Handbook on Theories of Governance
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Handbook on Theories of Governance

Edited by Christopher Ansell and Jacob Torfing

In the past two decades, governance theories have arisen semi-independently across multiple disciplines. In law and regulation, planning, democratic theory, economics, public management, and international relations, among other disciplines, scholars have sought to describe new strategies of governing. As a result, the notion of governance is now one of the most frequently used social science concepts in the world. No single theory encompasses this diverse body of work, but rather multiple theories with different aims and perspectives. The Handbook on Theories of Governance collects these theories of governance together as an analytical resource for governing in an increasingly complex, fragmented and dynamic society.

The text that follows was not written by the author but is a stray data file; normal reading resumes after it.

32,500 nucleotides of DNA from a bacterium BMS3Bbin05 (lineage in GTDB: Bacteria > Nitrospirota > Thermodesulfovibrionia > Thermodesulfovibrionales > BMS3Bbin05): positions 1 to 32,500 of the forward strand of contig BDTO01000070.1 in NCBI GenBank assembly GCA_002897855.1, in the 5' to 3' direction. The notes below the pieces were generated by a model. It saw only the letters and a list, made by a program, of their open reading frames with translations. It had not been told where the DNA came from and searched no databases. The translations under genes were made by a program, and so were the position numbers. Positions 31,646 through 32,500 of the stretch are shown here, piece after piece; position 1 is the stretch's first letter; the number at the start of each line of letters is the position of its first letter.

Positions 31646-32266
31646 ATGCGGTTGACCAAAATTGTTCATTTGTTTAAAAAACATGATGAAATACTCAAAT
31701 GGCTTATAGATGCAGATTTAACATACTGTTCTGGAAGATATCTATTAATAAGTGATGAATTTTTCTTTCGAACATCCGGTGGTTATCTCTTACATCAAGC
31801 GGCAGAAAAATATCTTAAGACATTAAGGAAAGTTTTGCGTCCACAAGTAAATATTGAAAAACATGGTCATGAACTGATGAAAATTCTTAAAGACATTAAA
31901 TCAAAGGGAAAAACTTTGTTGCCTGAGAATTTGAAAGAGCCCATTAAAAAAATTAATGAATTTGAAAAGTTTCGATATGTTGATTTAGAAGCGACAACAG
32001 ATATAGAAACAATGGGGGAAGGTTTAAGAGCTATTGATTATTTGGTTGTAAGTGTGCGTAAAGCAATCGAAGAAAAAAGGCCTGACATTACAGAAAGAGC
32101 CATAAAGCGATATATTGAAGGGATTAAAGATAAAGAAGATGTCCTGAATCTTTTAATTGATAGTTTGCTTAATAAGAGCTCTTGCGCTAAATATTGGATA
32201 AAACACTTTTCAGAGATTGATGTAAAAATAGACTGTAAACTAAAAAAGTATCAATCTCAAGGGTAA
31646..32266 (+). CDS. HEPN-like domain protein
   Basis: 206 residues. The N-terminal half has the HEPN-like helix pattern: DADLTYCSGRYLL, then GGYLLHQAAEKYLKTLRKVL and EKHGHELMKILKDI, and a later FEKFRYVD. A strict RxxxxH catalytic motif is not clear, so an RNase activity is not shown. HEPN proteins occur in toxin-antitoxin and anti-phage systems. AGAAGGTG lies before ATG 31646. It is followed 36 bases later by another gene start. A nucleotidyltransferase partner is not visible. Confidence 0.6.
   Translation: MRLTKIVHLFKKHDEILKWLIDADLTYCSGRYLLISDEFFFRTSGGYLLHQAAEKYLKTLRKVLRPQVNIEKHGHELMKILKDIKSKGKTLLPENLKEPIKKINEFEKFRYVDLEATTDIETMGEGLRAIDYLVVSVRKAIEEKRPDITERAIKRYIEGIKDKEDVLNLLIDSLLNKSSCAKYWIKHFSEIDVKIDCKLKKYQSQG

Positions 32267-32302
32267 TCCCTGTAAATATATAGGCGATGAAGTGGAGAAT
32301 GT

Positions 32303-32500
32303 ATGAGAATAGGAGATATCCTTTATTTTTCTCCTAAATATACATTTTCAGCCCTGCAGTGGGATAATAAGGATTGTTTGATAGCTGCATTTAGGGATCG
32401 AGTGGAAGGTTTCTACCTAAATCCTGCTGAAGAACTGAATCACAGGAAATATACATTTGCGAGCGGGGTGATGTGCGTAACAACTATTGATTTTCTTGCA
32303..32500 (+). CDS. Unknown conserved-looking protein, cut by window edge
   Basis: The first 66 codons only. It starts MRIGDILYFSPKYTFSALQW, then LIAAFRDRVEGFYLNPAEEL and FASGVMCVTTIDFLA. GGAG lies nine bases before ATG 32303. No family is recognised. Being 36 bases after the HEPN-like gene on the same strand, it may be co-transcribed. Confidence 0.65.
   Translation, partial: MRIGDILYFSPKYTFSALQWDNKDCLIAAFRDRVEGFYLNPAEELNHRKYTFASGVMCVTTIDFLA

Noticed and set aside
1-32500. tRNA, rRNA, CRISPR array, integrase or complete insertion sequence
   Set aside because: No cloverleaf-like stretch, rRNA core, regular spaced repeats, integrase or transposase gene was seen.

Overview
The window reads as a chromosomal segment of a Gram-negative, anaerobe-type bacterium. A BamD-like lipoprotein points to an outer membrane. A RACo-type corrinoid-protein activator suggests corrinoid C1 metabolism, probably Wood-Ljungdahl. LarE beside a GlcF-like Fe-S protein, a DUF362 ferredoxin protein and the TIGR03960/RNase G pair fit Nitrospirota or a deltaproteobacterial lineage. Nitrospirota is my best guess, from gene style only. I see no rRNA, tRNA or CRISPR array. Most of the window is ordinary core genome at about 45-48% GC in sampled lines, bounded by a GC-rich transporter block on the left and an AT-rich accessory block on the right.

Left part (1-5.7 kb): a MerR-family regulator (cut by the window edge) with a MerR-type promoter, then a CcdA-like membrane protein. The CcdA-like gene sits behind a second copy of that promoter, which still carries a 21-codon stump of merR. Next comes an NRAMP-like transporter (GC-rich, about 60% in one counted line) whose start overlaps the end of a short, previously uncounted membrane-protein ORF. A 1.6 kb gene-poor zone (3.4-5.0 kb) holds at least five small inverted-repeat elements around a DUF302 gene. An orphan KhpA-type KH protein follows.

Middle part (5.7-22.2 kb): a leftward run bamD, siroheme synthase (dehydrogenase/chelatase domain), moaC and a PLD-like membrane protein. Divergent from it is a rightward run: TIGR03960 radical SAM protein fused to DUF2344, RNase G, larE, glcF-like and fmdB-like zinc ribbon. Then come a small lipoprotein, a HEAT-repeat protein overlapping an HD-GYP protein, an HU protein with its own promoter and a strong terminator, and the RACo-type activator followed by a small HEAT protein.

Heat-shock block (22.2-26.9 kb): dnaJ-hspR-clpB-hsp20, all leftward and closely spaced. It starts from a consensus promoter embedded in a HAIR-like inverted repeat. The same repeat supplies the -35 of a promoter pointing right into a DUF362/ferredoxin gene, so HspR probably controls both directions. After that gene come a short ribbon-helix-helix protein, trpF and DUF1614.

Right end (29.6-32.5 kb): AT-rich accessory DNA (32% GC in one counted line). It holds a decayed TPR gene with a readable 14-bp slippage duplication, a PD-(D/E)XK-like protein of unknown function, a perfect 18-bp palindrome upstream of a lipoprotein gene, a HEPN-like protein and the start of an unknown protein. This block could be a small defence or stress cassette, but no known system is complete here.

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Chapter 40: Multi-level governance

Ian Bache, Ian Bartle and Matthew Flinders

Abstract

This chapter considers the origins, development and key debates in multi-level governance (MLG). It argues that despite evolving as a core concept within and beyond academe MLG remains an under-developed concept. To some degree this reflects the increasingly fluid governance processes it seeks to acknowledge and interrogate, but also points to the need for greater precision and rigour in the different types of MLG that combine in complex webs of modern governance. In particular we raise questions about the suitability for the analysis of contemporary governance of a binary formulation that has arisen to conceptualize different types of MLG. We see much overlapping, interconnection and blurring of the lines dividing the two types. A finer grain is required within each of the two types and between and beyond them in order to conceptualize variety and interconnectedness.

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